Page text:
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Outdoors/Adventure

Colorful, nutritious, healthy. So why do we hate dandelions?

Dandelions grow in the grass on a hill near Kincaid Elementary School in Anchorage on May 18, 2017. (Marc Lester / Alaska Dispatch News)

PAXSON — There aren't many dandelions here yet. Paxson Lake is still ice-covered and the willow leaves are tucked away. Green grass, varying hares and porcupines are on the road edges, but alas, dandelions are in short supply. I get incredulous looks when I pick dandelions and put them in a bucket. I have asked if I can pick dandelions from someone's lawn and typically get the sideways look (it's just that kooky dude from Paxson — let him go ahead).

But why do folks hate dandelions?

Two years ago, Alaska Dispatch News ran an article by some guy who wanted to rid his world of dandelions. Where does this mentality come from?  While it is true that Taraxacum officinale is a non-native transplant, dandelions came over on the Mayflower, as did we. We came on purpose; so did dandelions.

Many benefits

Dandelions were likely brought to America for their medicinal benefits. They carry a ton of vitamin C (there was no scurvy on the Mayflower). Dandelions also are high in vitamins A, B, and D. They have substantial amounts of potassium, zinc and calcium. They have been used for thousands of years to treat all types of liver issues. The roots are used to stimulate appetite. One can make wine from the flowers. They secrete a natural latex.

German scientists have successfully enhanced the production of latex through cultivation. Continental Tire has been testing tires made from dandelion blends the past few years and finally has some on the road. Red dye is made from dandelion roots. The fresh juice has antibacterial properties and can be used to heal cuts. A salve made from the base of its leaves helps fade freckles.

The list goes on and on.

I don't wish to make wine or red dye, but our horses love dandelions. Our reindeer go crazy for them, too, and they're the first thing hares eat. Porcupines prefer them to fireweed. All non-native transplants aren't noxious weeds. Potatoes aren't native to Alaska either. Nor are apples. Yet we spend hundreds of thousands of dollars trying to grow them. We put fertilizers in the ground that may not be organic, either.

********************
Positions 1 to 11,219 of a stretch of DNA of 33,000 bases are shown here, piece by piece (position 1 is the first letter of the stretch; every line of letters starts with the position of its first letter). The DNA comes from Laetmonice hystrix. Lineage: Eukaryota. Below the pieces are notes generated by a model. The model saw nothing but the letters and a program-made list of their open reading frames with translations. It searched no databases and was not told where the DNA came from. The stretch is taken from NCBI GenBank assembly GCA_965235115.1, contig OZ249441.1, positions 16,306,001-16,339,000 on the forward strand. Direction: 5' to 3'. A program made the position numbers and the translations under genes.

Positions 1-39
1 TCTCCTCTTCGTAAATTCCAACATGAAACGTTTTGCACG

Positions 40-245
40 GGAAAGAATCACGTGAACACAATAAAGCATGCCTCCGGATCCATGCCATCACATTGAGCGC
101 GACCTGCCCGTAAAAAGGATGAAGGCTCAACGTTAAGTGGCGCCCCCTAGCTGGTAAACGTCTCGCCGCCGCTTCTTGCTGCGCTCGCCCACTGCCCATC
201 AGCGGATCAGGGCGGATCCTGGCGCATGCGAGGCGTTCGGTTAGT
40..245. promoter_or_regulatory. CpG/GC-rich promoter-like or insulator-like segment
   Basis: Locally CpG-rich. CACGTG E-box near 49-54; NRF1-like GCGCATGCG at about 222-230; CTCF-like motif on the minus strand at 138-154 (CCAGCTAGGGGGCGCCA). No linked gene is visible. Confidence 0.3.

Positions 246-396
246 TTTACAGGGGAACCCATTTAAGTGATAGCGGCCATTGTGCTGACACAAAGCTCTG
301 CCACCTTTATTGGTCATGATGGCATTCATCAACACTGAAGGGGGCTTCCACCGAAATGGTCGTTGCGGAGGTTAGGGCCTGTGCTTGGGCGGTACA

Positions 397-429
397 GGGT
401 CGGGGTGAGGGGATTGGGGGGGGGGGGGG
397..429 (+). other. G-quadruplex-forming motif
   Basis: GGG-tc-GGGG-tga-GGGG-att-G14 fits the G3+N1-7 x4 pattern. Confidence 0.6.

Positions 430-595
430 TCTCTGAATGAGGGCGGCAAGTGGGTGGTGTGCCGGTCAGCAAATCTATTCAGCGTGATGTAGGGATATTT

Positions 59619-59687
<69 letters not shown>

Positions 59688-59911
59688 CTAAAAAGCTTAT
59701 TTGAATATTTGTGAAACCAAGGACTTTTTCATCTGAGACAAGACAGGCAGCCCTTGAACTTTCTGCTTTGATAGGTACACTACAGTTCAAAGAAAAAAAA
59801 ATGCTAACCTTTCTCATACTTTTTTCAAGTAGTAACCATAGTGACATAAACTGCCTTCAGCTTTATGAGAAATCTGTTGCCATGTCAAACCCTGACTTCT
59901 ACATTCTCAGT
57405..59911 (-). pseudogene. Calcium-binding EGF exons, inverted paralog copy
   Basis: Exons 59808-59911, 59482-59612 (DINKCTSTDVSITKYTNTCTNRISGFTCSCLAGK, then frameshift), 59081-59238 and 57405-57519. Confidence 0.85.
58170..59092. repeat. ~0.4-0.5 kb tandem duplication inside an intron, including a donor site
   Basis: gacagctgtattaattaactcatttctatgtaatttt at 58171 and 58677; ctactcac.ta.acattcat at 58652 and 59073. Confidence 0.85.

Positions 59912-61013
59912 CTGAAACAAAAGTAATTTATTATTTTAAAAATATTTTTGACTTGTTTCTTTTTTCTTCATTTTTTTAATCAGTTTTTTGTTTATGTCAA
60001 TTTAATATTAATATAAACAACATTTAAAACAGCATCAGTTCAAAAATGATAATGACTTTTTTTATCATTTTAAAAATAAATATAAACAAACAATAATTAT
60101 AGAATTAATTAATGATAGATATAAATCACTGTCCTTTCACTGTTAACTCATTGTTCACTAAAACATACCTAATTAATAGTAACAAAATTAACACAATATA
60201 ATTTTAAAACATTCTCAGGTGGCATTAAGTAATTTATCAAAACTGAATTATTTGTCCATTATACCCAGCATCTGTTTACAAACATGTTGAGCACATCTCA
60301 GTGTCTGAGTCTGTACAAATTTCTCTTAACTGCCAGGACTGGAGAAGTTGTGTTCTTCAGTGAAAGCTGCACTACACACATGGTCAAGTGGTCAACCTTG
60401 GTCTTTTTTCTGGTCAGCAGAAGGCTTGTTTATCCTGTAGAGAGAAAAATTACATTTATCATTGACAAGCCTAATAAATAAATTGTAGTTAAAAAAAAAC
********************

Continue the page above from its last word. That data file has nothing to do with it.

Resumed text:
An Anchorage dandelion on May 18, 2017. (Marc Lester / Alaska Dispatch News)

In futile attempts to eradicate the plant the French named "Lion's Tooth," Alaskans spray toxic chemicals on their lawns. But these beautiful, beneficial yellow flowers continue to flourish whether we want them or not.

"Not" is the word for many folks. The National Park Service spends many hours removing the plants from the roadside — because dandelions are not natural and the road is? I have trouble seeing the downside of these plants.

Someone explain to me why city dwellers remove dandelions from their lawns, then spend money at the greenhouse on marigolds they plant.  When I drive by their yards, it's tough to tell the difference.

Tastes like spinach

Go for it; pull the dandelions from your lawn. But leave some. They have long tap roots that pull up nutrients for more shallow-rooted plants. They also attract pollinating insects to your other plants.

And save the ones you pull. Young greens can be sauteed in olive oil and garlic, delivering a taste similar to spinach. Mature greens should be boiled for a couple minutes, drained, and boiled again for two more minutes. This technique removes the bitterness. Again, use garlic, salt and olive oil.

A recipe I have not tried is dandelion fritters. Pull the flower heads, being sure to take off the stem, but leave the base of the flower so it holds together.  Mix a batter using a cup of milk, one cup of flour and an egg. Salt to taste. Rinse the flowers to keep from eating the bugs that also love dandelions. Dip flowers in the batter and fry them hot. Some cooks use beer instead of milk.

I spent a fair amount of time researching dandelions and did not find any information on why it is a bad thing to have beautiful flowers growing in one's yard. My guess is that a chemical salesman started a rumor that dandelions are pests. The woman in Denali National Park who is responsible for removing alien plants answers her phone as the "dandelion queen." I wonder what the park's varying hares think of that?

John Schandelmeier is a lifelong Alaskan who lives with his family near Paxson. He is a Bristol Bay commercial fisherman and two-time winner of the Yukon Quest International Sled Dog Race.

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